FRANKFURT/DUESSELDORF, Germany, Nov 19 (Reuters) - Finland’s Kone has proposed paying a multi-billion euro breakup fee to Thyssenkrupp in an effort to improve its chances in an auction for the German conglomerate’s elevator business, two people familiar with the matter said.
Kone, in a partnership with private equity firm CVC , is among suitors for Elevator Technology (ET), which has been put up for sale in a bid to pay down pensions, debt and invest in restructuring its other struggling businesses.
Kone, the only strategic bidder remaining in the auction, faces regulatory hurdles since a combination of Kone with ET, the world’s third- and fourth-largest elevator makers, would create a new global champion, raising antitrust concerns.
Kone’s offer is being reviewed alongside offers from private equity consortia which do not face lengthy antitrust reviews, giving Thyssenkrupp greater certainty about a successful sale.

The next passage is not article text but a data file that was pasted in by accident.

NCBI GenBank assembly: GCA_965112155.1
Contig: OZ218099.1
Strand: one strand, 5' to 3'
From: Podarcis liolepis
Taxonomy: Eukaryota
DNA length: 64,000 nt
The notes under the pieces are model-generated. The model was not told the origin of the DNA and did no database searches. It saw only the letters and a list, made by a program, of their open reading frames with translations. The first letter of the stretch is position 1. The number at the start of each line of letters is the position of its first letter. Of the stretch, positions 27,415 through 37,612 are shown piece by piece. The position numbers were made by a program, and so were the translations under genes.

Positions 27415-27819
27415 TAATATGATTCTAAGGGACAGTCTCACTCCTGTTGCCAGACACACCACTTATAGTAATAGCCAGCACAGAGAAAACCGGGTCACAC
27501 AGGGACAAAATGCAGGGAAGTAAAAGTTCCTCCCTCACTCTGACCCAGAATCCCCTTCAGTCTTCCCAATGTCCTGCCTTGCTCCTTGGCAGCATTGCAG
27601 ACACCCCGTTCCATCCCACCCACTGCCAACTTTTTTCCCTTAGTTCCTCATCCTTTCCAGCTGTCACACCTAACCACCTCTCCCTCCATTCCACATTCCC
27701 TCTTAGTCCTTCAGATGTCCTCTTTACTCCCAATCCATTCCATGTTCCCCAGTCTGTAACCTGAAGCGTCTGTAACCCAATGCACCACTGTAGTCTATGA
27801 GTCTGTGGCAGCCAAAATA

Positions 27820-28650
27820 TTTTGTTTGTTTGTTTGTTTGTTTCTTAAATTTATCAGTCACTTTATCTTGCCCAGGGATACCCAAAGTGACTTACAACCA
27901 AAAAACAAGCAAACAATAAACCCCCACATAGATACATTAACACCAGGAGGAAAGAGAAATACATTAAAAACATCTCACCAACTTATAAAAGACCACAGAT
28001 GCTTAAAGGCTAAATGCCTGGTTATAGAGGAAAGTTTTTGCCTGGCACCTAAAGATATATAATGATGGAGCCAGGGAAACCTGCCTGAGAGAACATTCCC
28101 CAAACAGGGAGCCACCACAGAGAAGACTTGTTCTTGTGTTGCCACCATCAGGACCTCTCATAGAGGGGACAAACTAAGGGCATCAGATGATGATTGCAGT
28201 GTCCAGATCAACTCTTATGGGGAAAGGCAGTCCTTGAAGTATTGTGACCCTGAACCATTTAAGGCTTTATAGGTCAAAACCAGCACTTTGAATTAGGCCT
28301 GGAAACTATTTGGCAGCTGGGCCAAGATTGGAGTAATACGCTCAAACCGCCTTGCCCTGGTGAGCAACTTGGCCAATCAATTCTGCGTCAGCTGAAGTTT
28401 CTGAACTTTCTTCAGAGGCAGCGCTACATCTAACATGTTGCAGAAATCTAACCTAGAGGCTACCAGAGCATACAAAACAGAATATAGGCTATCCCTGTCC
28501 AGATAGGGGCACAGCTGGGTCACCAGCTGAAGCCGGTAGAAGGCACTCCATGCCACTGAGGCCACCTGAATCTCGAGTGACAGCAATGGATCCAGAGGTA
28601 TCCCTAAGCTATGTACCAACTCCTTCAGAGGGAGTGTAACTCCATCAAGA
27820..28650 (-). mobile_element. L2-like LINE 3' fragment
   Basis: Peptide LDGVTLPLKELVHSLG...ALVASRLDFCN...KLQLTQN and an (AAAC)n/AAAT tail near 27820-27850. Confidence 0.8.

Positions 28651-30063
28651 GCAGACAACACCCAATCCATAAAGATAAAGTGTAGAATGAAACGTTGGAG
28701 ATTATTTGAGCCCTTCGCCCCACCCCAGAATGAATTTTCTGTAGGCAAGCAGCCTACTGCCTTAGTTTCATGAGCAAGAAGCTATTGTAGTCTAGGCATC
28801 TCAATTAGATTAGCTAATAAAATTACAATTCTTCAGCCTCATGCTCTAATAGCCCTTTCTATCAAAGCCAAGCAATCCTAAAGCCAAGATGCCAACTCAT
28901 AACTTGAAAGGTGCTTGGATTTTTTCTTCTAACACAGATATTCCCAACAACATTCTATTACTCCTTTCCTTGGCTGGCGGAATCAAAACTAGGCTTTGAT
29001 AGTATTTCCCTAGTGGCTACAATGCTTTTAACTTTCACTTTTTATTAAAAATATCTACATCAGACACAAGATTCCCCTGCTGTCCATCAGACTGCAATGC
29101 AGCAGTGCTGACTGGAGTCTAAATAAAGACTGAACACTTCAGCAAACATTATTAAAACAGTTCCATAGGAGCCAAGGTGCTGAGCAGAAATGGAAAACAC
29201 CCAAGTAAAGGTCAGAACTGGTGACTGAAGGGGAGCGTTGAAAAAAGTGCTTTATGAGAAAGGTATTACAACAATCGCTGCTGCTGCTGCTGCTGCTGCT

Paying the break-up free - which one source put at 3 billion euros ($3.3 billion) - upfront would make it easier for Thyssenkrupp to accept a Kone deal, which could face an antitrust review lasting up to a year.
The group needs cash fast to repair its stretched balance sheet, aching under 8.5 billion euros in pension obligations as well as net debt of 5.1 billion, which is more than twice its equity. ($1 = 0.9025 euros) (Reporting by Arno Schuetze, Edward Taylor, Christoph Steitz and Tom Kaeckenhoff Editing by Michelle Martin)